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Ask the Pastor

† Theological musings and answers to selected questions by a confessional Lutheran pastor.

12 September 2005

“Missing” Books of the Bible

Q: I recently acquired a Catholic Bible. A Lutheran friend noticed books in it that are not in hers. These were Tobit, First and Second Maccabees, Wisdom, and Baruch, all in the Old Testament. Why were they not put in the NIV or the King James? Revelation 22:18-19 says not to add or to take away from this book; did the Catholic Church add these books or did some other church remove them?

A: First, a bit on Revelation 22. While serving as a general warning for any part of Scripture, the proscription specifically applies only to Revelation. While the Church later included it among the books of the Bible, “this book” began as an apocalyptic letter to the churches named in its early chapters. The Bible we know took shape gradually, as theologians and church councils debated the authority of individual writings. Whether or not you include the books of which you inquire, the general form of Scripture we use was in place in the late Fourth Century A.D.

The Christian Church from its early years wrestled with accepting or rejecting individual writings from the canon — the accepted texts — of Scripture. A term used to encompass the books you mention is Apocrypha, a Greek word meaning “hidden things.” They are part of some (not all) Jewish Scriptures. They weren’t always included along with the 39 Old Testament books common among all Bibles but were often listed separately and considered to be reserved for the wise.

A few collections include 3 and 4 Maccabees, Enoch, and other writings. Some Apocrypha stand alone; others are considered part of existing texts, such as Bel and the Dragon, the Prayer of Azariah, Susanna, and the Song of the Three Children with Daniel. Some Bibles count Ezra and Nehemiah as 1 and 2 Esdras and label the Apocryphal books 3 and 4 Esdras. Look for some of these as you compare Bibles with your friend.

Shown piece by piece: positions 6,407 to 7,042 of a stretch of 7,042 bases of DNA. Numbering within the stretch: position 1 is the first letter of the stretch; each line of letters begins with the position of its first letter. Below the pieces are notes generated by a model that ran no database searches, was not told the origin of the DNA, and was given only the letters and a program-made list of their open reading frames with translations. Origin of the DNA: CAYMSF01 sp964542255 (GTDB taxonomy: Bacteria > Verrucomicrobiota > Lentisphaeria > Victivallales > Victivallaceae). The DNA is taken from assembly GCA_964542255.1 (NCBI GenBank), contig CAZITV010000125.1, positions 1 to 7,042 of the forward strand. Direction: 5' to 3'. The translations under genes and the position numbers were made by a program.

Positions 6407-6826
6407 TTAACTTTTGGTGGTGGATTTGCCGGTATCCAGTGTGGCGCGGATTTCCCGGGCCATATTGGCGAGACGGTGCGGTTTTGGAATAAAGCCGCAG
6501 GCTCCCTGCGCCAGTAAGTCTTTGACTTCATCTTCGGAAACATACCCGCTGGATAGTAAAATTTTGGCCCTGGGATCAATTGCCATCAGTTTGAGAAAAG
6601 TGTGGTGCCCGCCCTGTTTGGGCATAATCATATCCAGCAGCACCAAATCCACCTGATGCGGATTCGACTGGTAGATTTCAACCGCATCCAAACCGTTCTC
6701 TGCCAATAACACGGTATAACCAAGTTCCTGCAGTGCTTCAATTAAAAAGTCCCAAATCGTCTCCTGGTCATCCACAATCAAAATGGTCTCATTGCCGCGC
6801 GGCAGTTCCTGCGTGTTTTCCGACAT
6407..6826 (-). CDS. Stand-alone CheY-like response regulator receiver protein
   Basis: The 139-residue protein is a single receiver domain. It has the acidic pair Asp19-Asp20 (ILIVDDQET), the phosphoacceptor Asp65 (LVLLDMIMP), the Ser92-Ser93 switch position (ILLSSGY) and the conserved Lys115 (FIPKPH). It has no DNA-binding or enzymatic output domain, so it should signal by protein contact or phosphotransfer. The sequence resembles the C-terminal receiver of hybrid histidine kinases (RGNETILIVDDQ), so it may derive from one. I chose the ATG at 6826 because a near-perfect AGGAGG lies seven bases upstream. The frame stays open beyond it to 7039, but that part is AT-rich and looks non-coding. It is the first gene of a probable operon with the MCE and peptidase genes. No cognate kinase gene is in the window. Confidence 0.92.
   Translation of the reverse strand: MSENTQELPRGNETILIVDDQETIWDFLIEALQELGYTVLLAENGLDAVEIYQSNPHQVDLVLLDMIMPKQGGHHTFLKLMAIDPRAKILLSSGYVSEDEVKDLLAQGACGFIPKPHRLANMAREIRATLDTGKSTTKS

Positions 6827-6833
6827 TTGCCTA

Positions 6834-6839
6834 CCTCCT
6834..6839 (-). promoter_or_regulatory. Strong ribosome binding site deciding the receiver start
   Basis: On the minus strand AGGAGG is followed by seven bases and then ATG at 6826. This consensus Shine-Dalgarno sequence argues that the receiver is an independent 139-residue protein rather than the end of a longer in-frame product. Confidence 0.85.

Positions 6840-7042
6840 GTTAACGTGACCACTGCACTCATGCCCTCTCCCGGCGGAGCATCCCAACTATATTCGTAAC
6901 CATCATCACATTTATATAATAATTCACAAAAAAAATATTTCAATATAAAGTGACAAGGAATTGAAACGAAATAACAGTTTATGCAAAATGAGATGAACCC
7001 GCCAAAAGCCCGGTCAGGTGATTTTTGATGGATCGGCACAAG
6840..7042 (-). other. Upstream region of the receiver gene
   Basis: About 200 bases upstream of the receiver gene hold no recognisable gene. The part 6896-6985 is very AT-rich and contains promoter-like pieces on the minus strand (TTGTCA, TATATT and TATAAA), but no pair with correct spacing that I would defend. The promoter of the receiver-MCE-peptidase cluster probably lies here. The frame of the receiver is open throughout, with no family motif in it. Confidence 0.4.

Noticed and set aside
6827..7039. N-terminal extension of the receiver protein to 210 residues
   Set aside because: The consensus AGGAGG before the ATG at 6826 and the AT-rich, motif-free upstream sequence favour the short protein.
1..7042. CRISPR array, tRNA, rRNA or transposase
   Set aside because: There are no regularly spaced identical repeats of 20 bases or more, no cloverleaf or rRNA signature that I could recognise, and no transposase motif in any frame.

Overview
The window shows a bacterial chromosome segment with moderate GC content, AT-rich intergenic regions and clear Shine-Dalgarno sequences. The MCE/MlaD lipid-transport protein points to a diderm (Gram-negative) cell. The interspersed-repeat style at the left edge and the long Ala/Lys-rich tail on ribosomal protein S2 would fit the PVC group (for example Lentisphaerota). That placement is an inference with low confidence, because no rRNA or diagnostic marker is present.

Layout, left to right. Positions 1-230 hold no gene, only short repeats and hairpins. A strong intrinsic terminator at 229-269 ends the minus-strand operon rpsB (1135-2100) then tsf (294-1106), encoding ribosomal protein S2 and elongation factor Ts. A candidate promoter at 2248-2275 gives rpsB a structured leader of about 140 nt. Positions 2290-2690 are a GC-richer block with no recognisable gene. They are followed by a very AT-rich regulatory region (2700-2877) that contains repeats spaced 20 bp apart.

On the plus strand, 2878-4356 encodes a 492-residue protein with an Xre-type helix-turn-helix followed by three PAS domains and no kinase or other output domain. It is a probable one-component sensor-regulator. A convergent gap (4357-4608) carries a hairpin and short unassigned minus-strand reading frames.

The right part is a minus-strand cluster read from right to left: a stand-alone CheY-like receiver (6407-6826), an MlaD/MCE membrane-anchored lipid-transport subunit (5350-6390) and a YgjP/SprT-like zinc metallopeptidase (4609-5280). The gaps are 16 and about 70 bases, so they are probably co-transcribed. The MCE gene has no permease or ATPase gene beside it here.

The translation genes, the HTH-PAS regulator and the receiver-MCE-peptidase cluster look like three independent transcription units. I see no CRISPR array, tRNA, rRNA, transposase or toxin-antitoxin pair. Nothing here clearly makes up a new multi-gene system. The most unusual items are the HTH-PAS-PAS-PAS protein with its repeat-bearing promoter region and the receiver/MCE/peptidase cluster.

Some early Church fathers accepted all of these on the same level as the other books. Later fathers, including Jerome, Origen, and Cyril of Jerusalem were more critical, although they didn’t totally exclude them.

A different set of books competed for inclusion in the New Testament. Generally, the Church restricted the canon to the 27 books with which Christians are familiar. Even among these, levels of acceptance varied. With the exception of 1 John, all the books appearing at the end of our Bible faced some degree of dispute due to questions about their apostolic connection, agreement with the rest of Scripture, universality of acceptance, and liturgical use. These were Hebrews, James, Jude, 2 Peter, 2 and 3 John, and Revelation.

Other books which some attempted to include among New Testament writings are lumped together as Pseudepigrapha, Greek for “falsely ascribed.” Some were “Gospels” attempting to fill in the gaps in the life of Christ or to advance private (and false) doctrines. Major works of this nature include writings ascribed to Thomas, James, and Peter.

Several “Acts,” including those of Paul, Peter, Thomas, and Andrew, spread false teaching. Spurious Epistles include Epistle of the Apostles, letters from the Virgin Mary to Ignatius of Antioch, two letters of Peter to James, the Apocryphal Epistle of James, and others. Revelation likewise had pseudepigraphal cousins: Apocalypse of Peter, Apocalypse of Paul, and others.

While no Pseudepigrapha enjoy widespread use, dispute over the Apocrypha continues. The Roman Catholic Council of Trent affirmed 14 Apocryphal books as Scripture. This countered Luther, who kept many of these writings (except 1 and 2 Esdras) in his translation of Scripture, but placed them between the Testaments. He gave them a special label: “Apocrypha. These are books not regarded equal to Holy Scripture and yet useful and good to read.”

The original English Authorized Version (or King James Bible) followed Luther’s lead. Yet within 15 years, some English printings began omitting the Apocrypha. Decisions by the British and Foreign Bible Society and the American Bible Society in 1827 hastened a more general exclusion of these works from English Bibles. Later, many copies of the Revised Standard Version and the New English Bible returned these works to their “middle ground” in printed Scriptures; the Jerusalem Bible and newer Catholic translations have always included them.

I agree with Luther and encourage Christians to read these books for personal devotion and edification but not to use them as the basis for doctrinal decisions. One of them, the Song of the Three Children, became a popular canticle in the Christian Church under the Latin title Benedicte, omnia opera domini (“Praise Him, O All You Works of the Lord”), which The Lutheran Hymnal includes.

Hymn settings of it have also been made and it is often used in one form or another during the Great Vigil of Easter. Personally, I love singing “All You Works of God, Bless the Lord!” This joyful hymn by Stephen Starke appears in our Missouri Synod Lutheran Hymnal Supplement 98 and is marked for inclusion in the upcoming (ca. fall 2006) new hymnal, Lutheran Service Book.

Send email to Ask the Pastor.

Walter Snyder is the pastor of Holy Cross Lutheran Church, Emma, Missouri and coauthor of the book What Do Lutherans Believe.


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